While coaching had typically been reserved for a select set of executives and leaders, Wilson championed expanding the impact through an inclusive coaching model aimed at supporting employees participating in ERGs (employee resource groups). He also supported introducing Coaching Circles to connect small groups of employees with a professional coach to work together through a single topic. This interactive, social learning experience forged relationships, strengthened belonging, and built deeper trust within the community. Evolving the current culture and inclusion group to be more inclusive of all ERGs has helped amplify the unique experiences and perspectives of the diverse employee population across the agency. 

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      Three pillars for inclusive culture

      While specific activities and training supported the day-to-day experience, Wilson also applied an inclusion and belonging lens to critical business initiatives and spaces. 

      FCB prioritized three pillars:

      #1: Workforce 

      • People at the agency 
      • The demographic makeup of the team 

      How this pillar comes to life: 

      • Recruiting 
        • 50% of the candidate pipeline must be represented by POCs 
        • 2 final candidates must be POCs
      • Retention: 
        • What programming is being provided and encouraged for employees to participate in so that they feel invested in? Coaching is one of FCB’s differentiators to equip employees with ongoing learning and development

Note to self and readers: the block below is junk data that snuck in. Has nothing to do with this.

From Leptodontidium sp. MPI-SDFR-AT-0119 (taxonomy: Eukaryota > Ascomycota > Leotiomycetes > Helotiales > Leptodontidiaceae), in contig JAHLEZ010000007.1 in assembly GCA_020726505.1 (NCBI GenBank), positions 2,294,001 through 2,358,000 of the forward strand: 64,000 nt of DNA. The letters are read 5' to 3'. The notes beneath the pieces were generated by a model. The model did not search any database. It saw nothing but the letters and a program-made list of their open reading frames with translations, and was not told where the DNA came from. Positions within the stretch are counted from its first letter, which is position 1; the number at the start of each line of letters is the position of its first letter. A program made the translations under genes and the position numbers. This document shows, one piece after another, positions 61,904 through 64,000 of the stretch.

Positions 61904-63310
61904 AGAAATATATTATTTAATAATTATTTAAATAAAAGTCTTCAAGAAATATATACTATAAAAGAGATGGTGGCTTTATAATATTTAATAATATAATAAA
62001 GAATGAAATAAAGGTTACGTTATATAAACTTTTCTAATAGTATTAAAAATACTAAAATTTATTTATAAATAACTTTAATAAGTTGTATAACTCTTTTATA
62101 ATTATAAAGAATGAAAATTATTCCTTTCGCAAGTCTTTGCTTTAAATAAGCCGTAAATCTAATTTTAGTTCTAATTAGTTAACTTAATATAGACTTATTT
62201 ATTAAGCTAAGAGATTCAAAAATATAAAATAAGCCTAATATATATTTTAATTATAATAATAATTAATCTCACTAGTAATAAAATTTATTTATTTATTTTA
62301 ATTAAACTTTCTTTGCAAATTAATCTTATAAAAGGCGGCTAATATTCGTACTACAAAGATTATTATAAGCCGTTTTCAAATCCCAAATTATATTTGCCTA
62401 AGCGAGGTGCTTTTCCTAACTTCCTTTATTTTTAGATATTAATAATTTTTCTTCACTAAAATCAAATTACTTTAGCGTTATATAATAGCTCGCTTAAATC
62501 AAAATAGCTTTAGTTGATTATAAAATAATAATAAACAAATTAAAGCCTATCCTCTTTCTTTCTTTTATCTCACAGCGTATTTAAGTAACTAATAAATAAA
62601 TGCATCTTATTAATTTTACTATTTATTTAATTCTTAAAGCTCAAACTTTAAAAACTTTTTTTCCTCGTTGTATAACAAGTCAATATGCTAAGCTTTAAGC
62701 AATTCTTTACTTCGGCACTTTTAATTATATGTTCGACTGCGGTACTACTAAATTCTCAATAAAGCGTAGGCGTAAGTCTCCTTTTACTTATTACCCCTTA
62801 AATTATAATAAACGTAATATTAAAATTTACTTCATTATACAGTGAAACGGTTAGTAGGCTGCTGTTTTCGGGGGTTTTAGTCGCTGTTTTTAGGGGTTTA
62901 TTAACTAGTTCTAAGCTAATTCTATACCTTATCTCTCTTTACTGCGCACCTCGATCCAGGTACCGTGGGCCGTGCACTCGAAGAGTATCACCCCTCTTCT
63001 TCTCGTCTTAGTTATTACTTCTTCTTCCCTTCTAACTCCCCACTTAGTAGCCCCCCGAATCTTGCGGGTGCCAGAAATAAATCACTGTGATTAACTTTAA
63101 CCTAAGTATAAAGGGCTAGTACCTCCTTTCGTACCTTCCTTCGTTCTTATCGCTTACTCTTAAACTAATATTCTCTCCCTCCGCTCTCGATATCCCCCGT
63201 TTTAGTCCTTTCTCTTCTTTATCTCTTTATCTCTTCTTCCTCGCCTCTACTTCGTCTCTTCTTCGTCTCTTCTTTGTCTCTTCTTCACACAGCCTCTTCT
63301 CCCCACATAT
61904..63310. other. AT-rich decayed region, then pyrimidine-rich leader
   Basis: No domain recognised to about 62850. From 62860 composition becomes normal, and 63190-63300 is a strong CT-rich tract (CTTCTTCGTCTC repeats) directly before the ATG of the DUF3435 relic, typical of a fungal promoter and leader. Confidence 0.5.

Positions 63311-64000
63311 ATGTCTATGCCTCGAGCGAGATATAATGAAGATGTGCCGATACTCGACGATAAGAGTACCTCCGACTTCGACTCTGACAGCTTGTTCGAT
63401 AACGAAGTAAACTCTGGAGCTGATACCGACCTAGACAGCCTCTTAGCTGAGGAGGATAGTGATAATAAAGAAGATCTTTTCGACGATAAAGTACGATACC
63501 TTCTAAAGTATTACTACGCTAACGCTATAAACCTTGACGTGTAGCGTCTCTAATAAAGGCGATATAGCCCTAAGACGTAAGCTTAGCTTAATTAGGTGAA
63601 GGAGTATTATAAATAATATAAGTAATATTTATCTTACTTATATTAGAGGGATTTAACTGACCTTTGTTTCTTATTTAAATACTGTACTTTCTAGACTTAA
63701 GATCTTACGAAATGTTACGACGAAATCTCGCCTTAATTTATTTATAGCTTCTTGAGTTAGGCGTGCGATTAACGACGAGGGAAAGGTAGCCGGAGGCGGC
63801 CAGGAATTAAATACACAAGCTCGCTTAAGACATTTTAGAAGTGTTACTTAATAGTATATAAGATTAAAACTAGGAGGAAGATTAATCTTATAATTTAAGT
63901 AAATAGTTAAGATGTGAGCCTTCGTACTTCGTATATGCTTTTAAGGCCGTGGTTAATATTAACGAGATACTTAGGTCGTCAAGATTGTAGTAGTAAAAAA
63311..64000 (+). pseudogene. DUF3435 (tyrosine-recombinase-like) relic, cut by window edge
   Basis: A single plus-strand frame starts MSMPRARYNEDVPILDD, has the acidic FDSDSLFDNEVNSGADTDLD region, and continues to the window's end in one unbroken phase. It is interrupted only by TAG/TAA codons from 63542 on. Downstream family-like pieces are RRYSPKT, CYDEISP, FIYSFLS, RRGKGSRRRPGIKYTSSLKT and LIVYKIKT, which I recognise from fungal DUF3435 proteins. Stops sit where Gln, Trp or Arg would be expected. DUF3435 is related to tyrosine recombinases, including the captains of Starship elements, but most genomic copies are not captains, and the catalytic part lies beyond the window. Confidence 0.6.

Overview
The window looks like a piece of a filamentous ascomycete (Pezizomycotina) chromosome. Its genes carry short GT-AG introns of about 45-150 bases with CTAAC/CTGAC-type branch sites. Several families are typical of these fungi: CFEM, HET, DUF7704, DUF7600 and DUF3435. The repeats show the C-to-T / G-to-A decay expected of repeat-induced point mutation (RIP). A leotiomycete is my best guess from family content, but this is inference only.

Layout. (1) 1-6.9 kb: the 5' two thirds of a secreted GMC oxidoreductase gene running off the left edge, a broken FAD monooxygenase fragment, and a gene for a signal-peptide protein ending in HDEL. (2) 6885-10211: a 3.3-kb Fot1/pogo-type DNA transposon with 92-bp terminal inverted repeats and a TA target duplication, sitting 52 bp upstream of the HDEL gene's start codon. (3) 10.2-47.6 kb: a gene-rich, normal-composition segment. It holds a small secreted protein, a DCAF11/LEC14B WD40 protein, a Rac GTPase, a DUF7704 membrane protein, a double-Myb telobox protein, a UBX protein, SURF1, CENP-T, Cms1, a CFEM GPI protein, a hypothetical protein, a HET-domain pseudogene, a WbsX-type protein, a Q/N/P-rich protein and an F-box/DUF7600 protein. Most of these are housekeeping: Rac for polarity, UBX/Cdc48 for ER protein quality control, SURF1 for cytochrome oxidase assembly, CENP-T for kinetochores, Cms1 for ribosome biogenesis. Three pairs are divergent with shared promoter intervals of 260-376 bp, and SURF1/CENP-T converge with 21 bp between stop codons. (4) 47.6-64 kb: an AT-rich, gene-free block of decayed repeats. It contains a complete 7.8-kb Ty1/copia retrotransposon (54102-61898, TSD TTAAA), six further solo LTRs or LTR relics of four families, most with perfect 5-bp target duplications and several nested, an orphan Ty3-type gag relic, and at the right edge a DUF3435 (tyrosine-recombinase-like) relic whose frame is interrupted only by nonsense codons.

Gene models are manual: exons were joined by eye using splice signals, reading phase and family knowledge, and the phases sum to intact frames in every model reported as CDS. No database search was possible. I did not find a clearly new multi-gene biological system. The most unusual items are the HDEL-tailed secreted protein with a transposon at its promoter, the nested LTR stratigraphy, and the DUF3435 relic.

#2: Workplace 

      • Environment 
      • How do we cultivate a warm environment where people feel they can bring their whole safe to work? 

      How this pillar comes to life: 

      • Mandatory trainings on allyship, inclusion, biases 
      • Education on radical empathy and intentionality 
      • Training on how to relate to one another and repair our unconscious biases 

      #3: The Work 

      “The output is never going to be authentic and diverse in its richness... if you’re not doing what you’re doing what you need to in Workforce and Workplace.” Marc Wilson

      • How this pillar comes to life: 
        • Creative, professional solutions 
        • Scrapping antiquated constructs of business terminology (i.e. what are the terms that your business still leverages today that might not be as inclusive as they could be?)
        • Emphasizing that how we speak about their work internally matters

      Hard work, meaningful outcomes

      With incredible results, FCB is creating a strong foundation for continuing to foster a culture of inclusion and belonging: 

      • 20% increase in Trust Climate (psychological safety) 
      • 87% increase in social connection 
      • 28% increase in employee experience 
      • 36% increase in sense of belonging 

      Intentional behavior that drives change starts at the top, is modeled in the day to day by managers and their teams, and is supported with coaching and resources for employees in ERGs and other communities. 


      Published April 15, 2021